Venezuelan President Hugo Chavez accused Mexican leader Vicente Fox of being a “puppy” of President Bush and said: “Don’t mess with me, sir.” Fox shot back on Monday that “we have dignity in this country” and demanded an apology.
Now the two nations are withdrawing their ambassadors.
The blow to diplomatic relations came after a week of verbal sparring that highlighted Latin America’s differences over free trade and relations with the United States. The conservative Fox tends to side with Washington on many issues, while Chavez, a socialist and populist, has been one of the hemisphere’s strongest critics of Bush.
Venezuela’s president has repeatedly accused Fox of being a “puppy” of American interests and of disrespecting him after the pair took opposing positions during this month’s Summit of the Americas.
Chirac blames French ‘malaise’
Paris President Jacques Chirac said Monday that unrest in the poor neighborhoods of France is the sign of a “profound malaise” the entire nation must work to heal through job-training and employment opportunities for troubled youths.
In his first address to the nation since the rioting erupted, the president said companies, unions and the media must help bring diversity to French society and combat what he called the poison of discrimination.
French law must be obeyed, but values and hope also must be kindled in youths living in the poor, largely immigrant suburbs ringing French cities, he said.
“These events testify to a profound malaise … This is a crisis of direction, a crisis of reference points, it is a crisis of identity,” he said. “We will respond by being firm, being just and being faithful to the values of France.”
Chirac spoke after the Cabinet approved a measure to extend a state of emergency from 12 days to three months. The parliament was to debate the bill today. There will be a possibility of ending the measure before the three-month term expires.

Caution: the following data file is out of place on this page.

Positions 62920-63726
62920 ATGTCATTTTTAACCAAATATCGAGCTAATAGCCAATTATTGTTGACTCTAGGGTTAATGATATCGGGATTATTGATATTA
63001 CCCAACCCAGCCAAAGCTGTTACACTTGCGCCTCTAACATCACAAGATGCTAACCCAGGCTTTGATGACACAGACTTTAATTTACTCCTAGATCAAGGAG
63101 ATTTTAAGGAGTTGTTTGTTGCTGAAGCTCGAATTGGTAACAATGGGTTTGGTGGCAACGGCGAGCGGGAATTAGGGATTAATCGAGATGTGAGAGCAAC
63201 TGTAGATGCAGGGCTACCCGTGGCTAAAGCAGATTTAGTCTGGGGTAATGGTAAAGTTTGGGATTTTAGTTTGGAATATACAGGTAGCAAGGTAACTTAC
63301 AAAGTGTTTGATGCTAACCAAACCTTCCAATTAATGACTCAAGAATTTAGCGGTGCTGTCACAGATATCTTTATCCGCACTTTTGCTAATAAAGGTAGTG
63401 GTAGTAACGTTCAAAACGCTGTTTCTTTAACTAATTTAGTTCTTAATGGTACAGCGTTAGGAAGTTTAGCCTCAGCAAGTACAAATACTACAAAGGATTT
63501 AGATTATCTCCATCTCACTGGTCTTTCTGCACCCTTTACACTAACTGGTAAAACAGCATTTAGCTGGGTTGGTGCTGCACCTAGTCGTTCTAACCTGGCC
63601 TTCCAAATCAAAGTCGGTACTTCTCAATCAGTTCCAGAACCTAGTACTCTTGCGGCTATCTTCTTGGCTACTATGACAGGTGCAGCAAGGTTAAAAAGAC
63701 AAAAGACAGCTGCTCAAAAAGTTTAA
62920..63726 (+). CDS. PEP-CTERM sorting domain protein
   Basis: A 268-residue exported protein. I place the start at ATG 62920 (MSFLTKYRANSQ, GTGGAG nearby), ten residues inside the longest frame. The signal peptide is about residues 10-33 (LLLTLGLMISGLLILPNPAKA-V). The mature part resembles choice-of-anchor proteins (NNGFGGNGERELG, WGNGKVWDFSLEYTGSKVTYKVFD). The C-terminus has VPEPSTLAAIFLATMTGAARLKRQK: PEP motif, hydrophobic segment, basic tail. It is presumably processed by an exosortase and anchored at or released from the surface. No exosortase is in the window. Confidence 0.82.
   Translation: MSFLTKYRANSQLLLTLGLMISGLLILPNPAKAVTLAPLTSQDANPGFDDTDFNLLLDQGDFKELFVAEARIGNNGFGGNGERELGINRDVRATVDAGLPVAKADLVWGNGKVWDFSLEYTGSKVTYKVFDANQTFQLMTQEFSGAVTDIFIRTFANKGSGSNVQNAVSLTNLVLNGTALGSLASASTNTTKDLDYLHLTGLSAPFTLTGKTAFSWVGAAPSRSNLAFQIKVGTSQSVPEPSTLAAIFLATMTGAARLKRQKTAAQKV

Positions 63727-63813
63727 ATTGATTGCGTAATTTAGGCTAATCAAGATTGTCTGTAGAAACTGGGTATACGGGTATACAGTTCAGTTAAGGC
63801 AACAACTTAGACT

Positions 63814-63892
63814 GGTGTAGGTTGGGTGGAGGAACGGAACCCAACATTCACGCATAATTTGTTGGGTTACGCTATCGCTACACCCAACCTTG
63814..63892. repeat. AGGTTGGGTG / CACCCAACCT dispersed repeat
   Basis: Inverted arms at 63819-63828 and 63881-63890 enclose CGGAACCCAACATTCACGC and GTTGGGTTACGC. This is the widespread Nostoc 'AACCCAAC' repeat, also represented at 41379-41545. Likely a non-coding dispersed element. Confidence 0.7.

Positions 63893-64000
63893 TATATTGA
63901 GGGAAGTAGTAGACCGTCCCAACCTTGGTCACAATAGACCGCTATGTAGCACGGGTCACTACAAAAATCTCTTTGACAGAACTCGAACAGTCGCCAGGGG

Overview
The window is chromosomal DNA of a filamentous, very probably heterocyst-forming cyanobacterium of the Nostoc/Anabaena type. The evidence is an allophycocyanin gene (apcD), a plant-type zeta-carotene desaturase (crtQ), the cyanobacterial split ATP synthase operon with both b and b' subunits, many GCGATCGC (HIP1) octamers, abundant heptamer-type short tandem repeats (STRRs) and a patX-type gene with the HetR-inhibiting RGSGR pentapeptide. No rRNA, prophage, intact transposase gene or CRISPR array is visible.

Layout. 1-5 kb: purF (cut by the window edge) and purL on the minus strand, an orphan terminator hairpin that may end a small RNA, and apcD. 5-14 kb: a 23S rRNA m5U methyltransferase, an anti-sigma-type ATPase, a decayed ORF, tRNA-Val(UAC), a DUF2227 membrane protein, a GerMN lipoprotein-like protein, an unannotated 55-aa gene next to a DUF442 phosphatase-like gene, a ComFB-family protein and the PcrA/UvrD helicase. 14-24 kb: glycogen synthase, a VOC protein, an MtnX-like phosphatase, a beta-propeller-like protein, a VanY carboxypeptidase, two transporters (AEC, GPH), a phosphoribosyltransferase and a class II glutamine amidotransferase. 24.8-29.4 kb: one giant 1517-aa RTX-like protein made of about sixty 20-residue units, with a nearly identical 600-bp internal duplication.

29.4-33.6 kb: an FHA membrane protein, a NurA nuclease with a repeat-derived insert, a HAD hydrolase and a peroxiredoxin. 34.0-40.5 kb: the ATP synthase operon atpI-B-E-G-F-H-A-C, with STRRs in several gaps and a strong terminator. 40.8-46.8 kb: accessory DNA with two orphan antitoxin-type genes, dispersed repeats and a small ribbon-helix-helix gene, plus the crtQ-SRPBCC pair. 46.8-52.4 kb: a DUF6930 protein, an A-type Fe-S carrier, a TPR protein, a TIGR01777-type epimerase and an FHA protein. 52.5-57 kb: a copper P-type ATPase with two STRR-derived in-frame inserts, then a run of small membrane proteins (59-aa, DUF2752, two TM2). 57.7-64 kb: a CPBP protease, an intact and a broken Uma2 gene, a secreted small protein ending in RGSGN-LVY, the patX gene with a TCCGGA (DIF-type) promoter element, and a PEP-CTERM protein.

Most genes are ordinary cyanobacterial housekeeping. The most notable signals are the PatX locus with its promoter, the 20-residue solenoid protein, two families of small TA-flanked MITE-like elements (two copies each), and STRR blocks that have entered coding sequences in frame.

Bin Laden’s brother testifies
A half brother of Osama bin Laden testified as a witness Monday in a long-running investigation into suspected money laundering, his lawyer said.
Swiss citizen Yeslam Binladin, who spells his name differently from the terror leader, was questioned about a $300 million transfer to Pakistan allegedly made by one of his companies in 2000, a judicial official said, speaking anonymously because he is not authorized to release information about the case.
“Mr. Binladin knows nothing about this transaction,” one of his lawyers, Henri Leclerc, said.
Leclerc said the account in question did not belong to Binladin and that his client had no connection to the company involved.
The allegations were raised by a French private investigator working for the families of Sept. 11 victims, the judicial official said.
Pakistan bomb kills at least three
Karachi, Pakistan A powerful car bomb exploded outside the front entrance to a KFC restaurant in the southern Pakistan city of Karachi early Tuesday, killing at least three people and injuring 12 others, police said.
The blast, which went off about 8:45 a.m., badly damaged the restaurant, part of the global American fast food chain, burning several cars along the street in front.
Mushtaq Shah, Karachi’s police chief, told reporters the bomb was concealed in a car parked outside the restaurant.
Another police official, Sanaullah Abbasi, said three people were killed in the blast and 12 injured.
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